Making of the Americans, The
16mm, black and white, 14.75 min
Keywords: Literature & Theater
"The words in the film are taken from Gertrude Stein's 'The Making of Americans.' The subject of the passage is repetition, the idea that there are threads of similarity woven into the identites of 'every kind of men and women,' and that the device of repeating with variations can be used for the gradual uncovering of these essential qualities. Stein's words are dissected and reconstituted in the film according to a strategy suggested by the text, being themselves repeated with 'subtle variations coming clear into ordered recognition.' Generally, I suppose, we were trying to make a film in which the subject, the method of organization and the means of presentation were all equivalent, so as to bring about a particularly intense coherency." --Graham Weinbren
16mm Rental: $25.00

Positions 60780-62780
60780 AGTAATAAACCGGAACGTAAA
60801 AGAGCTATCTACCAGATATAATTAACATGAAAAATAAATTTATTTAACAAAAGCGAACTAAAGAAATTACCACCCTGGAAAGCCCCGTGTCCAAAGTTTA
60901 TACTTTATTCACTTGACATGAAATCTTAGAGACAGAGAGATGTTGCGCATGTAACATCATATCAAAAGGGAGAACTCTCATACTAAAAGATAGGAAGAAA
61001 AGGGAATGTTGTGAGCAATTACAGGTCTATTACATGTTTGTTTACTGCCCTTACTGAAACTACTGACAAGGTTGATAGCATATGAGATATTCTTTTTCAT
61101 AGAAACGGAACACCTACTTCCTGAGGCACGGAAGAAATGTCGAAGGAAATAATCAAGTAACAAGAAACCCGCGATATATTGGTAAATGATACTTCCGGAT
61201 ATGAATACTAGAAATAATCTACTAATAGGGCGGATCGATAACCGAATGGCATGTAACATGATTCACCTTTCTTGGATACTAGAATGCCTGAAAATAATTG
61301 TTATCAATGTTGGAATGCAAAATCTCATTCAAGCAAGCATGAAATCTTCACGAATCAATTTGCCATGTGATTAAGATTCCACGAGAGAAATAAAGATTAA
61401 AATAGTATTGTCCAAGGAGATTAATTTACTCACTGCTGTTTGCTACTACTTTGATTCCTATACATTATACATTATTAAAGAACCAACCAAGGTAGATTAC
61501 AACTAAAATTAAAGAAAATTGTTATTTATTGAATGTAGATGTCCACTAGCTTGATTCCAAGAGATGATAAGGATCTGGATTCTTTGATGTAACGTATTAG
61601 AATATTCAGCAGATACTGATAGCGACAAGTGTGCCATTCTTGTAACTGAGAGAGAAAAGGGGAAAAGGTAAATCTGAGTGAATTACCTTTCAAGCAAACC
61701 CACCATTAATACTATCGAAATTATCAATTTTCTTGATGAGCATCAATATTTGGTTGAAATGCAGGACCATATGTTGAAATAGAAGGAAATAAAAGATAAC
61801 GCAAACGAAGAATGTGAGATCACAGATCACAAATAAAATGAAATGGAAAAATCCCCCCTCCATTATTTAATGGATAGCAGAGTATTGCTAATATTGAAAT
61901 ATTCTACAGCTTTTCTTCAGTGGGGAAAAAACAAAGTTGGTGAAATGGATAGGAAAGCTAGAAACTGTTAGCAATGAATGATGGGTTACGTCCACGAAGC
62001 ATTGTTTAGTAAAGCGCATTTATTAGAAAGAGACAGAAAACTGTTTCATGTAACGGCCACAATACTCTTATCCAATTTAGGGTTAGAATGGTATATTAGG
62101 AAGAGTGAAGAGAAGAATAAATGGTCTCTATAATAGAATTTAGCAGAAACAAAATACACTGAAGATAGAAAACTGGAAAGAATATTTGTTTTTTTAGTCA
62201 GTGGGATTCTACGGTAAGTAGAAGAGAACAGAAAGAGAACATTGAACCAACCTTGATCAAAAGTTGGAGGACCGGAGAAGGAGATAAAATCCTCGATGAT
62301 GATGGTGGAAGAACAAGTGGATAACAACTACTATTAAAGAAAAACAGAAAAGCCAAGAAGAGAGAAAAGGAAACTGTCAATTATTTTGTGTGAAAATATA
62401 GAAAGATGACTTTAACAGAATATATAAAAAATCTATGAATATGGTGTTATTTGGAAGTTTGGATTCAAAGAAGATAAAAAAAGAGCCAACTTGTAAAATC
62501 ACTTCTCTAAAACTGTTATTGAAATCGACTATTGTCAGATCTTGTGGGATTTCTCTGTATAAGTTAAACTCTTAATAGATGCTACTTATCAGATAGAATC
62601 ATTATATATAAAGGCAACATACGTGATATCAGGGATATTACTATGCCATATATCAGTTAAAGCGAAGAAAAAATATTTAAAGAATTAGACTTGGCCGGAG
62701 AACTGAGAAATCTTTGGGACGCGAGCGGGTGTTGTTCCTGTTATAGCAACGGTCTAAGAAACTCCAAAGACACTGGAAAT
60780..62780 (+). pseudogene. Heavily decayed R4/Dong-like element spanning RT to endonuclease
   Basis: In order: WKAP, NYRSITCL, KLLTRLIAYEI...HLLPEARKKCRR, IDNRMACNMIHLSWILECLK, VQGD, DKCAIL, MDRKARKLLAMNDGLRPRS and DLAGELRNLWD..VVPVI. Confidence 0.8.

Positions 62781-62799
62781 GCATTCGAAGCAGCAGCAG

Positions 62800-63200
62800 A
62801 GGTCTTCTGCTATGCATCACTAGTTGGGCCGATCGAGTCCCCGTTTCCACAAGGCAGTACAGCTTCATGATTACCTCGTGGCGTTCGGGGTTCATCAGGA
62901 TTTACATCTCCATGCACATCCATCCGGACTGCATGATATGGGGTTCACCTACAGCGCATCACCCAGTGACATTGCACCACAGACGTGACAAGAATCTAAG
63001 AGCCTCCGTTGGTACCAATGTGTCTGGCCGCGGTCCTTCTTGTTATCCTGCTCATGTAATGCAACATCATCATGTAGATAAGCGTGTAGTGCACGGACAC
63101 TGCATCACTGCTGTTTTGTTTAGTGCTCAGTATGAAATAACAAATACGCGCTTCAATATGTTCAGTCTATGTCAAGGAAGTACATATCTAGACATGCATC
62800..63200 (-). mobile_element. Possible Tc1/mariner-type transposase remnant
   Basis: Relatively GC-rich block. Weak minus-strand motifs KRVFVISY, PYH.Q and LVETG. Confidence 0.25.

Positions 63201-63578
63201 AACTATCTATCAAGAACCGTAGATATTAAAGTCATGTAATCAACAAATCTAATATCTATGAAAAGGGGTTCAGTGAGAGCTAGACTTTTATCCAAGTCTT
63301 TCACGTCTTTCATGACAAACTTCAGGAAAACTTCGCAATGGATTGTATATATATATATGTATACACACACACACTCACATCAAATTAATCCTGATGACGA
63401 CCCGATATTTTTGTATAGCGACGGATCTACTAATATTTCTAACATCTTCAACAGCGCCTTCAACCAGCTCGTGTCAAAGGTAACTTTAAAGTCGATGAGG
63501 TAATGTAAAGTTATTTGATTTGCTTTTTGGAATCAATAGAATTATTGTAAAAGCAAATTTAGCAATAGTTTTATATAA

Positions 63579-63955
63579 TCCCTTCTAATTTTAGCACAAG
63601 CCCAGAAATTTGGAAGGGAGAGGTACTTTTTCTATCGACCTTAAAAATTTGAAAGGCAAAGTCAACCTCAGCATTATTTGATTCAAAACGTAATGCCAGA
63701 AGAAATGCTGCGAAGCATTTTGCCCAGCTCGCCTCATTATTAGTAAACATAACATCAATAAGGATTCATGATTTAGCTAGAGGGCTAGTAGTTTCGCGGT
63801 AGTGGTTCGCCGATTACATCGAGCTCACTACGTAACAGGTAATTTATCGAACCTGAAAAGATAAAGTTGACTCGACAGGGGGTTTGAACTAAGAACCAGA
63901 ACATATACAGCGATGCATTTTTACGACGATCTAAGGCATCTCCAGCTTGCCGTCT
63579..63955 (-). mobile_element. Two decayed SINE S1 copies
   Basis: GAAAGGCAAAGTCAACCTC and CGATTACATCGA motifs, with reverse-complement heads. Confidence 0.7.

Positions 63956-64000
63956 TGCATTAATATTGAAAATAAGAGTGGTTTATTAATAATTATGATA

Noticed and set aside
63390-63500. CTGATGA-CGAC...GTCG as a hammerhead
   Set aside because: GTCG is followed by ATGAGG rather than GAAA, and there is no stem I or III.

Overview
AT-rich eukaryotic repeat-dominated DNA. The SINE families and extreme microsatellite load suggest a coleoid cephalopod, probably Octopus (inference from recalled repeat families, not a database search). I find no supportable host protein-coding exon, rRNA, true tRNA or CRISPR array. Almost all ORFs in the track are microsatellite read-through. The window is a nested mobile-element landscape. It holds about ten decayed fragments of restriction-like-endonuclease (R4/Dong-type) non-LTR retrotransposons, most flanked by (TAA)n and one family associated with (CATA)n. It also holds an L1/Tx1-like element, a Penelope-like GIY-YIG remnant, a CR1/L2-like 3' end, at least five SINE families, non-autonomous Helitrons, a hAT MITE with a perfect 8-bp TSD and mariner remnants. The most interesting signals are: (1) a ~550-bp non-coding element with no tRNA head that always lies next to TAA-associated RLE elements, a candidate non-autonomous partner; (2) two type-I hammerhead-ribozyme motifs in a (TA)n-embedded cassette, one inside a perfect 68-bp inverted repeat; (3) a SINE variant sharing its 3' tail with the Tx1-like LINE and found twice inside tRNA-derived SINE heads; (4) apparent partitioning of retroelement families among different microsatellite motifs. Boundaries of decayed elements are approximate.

16mm, color, 7 min
My great aunt Bertha had seven children who are now between fifty and sixty-five years old. They all grew up in New York City and, even after they became adults and had their own families, lived in the same geographic region. When I visited New York one winter, I asked each of them to be in a film and all of them agreed. When I returned the following winter, however, only David, Marty, Aaron, Bernie and Thelma would do it. Frieda, concerned about the crazy people who might see the film and then write her nasty anonymous letters, refused, and Sylvia was in Florida at the time. --R. F.
16mm Rental: $20.00
16mm, color, 16 min
a film which, always unfinished, looks forward to a future when it (and everything else) will be perfect.
16mm Rental: $35.00
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